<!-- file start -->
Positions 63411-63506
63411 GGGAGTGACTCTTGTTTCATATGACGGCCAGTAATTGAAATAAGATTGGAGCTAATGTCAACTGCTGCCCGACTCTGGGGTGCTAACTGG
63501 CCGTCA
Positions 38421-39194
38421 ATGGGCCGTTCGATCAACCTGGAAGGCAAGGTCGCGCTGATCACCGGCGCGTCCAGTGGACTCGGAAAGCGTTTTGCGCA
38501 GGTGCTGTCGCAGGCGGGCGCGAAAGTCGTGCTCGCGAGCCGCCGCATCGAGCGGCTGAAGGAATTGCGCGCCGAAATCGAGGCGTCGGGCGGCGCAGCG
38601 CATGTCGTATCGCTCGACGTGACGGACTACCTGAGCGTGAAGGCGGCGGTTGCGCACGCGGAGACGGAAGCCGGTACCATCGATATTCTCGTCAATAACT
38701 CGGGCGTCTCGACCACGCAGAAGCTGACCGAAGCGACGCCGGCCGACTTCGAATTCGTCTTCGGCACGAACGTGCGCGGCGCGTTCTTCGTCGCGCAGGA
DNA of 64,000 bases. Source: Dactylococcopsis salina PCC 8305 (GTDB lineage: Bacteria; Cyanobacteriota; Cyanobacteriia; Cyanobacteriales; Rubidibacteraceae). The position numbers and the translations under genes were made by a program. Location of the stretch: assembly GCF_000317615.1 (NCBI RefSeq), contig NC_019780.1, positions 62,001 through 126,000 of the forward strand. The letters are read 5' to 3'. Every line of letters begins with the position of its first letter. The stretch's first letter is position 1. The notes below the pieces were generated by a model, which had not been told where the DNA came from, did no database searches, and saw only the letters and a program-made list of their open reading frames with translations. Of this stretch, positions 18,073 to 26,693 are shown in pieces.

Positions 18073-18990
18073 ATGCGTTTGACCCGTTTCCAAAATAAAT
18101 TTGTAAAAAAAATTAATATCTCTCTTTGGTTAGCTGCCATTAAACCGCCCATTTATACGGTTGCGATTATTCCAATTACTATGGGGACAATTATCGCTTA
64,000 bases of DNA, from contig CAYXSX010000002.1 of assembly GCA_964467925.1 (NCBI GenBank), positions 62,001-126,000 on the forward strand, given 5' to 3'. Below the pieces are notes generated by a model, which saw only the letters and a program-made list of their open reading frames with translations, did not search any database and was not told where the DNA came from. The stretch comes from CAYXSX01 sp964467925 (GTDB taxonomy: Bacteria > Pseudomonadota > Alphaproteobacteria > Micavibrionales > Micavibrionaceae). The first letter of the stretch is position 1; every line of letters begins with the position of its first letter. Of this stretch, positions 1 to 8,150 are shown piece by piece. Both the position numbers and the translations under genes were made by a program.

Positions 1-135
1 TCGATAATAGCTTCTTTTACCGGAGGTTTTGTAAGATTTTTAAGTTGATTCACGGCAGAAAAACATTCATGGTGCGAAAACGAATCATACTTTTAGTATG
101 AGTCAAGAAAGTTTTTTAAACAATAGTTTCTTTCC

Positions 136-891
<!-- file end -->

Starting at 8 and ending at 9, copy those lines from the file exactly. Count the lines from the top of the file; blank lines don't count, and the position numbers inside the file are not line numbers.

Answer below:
38701 CGGGCGTCTCGACCACGCAGAAGCTGACCGAAGCGACGCCGGCCGACTTCGAATTCGTCTTCGGCACGAACGTGCGCGGCGCGTTCTTCGTCGCGCAGGA
DNA of 64,000 bases. Source: Dactylococcopsis salina PCC 8305 (GTDB lineage: Bacteria; Cyanobacteriota; Cyanobacteriia; Cyanobacteriales; Rubidibacteraceae). The position numbers and the translations under genes were made by a program. Location of the stretch: assembly GCF_000317615.1 (NCBI RefSeq), contig NC_019780.1, positions 62,001 through 126,000 of the forward strand. The letters are read 5' to 3'. Every line of letters begins with the position of its first letter. The stretch's first letter is position 1. The notes below the pieces were generated by a model, which had not been told where the DNA came from, did no database searches, and saw only the letters and a program-made list of their open reading frames with translations. Of this stretch, positions 18,073 to 26,693 are shown in pieces.